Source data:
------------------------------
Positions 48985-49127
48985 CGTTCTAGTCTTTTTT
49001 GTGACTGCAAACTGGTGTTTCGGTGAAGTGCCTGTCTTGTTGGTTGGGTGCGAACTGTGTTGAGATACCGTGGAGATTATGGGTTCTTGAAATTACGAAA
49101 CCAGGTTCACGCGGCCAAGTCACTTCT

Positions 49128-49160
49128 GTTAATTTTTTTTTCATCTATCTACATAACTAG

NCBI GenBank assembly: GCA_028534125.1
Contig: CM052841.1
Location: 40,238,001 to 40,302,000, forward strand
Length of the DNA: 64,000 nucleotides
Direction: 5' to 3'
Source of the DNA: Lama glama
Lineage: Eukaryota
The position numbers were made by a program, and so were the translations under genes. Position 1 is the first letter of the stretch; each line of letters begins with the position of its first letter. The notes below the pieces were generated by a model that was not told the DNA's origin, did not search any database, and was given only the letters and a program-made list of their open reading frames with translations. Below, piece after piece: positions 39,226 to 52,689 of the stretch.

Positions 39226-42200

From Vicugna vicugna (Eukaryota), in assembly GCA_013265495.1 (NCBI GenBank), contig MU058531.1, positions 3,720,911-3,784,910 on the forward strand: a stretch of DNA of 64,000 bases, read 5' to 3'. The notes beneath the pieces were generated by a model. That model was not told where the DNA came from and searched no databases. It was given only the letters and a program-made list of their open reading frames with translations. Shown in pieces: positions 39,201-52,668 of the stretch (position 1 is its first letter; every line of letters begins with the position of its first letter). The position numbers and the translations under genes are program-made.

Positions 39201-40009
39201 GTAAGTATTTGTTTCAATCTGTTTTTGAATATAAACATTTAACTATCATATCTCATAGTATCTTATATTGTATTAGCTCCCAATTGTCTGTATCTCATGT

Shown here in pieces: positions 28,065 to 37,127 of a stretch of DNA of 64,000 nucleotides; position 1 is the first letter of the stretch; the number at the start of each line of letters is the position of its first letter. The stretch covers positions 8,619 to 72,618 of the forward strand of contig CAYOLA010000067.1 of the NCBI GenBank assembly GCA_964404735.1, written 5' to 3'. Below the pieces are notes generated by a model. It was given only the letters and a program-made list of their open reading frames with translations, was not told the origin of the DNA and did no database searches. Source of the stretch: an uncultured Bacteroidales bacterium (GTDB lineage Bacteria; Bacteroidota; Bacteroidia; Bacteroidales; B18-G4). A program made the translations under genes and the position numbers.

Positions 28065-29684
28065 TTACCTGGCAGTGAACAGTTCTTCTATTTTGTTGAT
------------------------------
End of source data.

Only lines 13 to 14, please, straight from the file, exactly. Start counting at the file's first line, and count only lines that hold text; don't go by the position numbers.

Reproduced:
Lineage: Eukaryota
The position numbers were made by a program, and so were the translations under genes. Position 1 is the first letter of the stretch; each line of letters begins with the position of its first letter. The notes below the pieces were generated by a model that was not told the DNA's origin, did not search any database, and was given only the letters and a program-made list of their open reading frames with translations. Below, piece after piece: positions 39,226 to 52,689 of the stretch.